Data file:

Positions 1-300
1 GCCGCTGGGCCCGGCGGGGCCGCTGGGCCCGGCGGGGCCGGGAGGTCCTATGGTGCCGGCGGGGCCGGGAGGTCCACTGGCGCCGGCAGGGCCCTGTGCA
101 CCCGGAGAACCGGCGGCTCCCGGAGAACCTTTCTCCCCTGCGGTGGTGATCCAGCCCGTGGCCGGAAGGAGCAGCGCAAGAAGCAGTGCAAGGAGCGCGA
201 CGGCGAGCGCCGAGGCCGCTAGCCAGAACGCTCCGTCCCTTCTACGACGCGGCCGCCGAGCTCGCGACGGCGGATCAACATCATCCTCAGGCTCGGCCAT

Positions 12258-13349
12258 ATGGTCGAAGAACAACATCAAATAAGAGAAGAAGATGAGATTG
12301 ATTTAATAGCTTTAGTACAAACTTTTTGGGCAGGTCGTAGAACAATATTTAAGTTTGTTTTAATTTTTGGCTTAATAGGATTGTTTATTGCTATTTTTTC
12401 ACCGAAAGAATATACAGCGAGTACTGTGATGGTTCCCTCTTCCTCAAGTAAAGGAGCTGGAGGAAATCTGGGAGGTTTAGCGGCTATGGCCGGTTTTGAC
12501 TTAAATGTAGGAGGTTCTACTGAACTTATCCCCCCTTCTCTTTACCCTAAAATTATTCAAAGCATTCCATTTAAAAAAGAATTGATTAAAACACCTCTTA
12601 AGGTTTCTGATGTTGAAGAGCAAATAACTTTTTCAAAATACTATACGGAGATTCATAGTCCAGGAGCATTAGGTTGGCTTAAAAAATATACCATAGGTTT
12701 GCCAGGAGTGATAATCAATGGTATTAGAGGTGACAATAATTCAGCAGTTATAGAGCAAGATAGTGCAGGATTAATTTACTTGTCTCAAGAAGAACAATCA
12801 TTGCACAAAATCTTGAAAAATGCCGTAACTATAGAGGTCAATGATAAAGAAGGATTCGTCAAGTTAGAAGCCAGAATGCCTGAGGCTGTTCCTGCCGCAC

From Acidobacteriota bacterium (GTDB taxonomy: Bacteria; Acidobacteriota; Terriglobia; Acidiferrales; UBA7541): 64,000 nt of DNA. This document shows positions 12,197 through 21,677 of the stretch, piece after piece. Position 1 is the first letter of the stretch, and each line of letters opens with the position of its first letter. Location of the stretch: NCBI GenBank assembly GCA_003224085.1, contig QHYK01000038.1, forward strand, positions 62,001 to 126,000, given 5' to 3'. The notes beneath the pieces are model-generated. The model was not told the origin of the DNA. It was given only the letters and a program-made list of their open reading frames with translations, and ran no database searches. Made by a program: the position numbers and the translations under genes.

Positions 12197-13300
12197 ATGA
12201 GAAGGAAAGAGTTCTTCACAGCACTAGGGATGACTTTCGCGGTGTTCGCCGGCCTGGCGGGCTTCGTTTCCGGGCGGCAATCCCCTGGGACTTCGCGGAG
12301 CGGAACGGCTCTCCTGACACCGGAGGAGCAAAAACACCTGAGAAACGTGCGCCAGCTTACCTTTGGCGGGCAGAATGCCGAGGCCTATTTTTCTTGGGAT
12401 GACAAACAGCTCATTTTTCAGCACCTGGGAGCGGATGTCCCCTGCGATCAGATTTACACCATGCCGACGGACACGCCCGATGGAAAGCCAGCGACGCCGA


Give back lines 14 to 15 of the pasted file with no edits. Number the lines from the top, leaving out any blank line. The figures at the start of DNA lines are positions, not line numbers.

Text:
Positions 12197-13300
12197 ATGA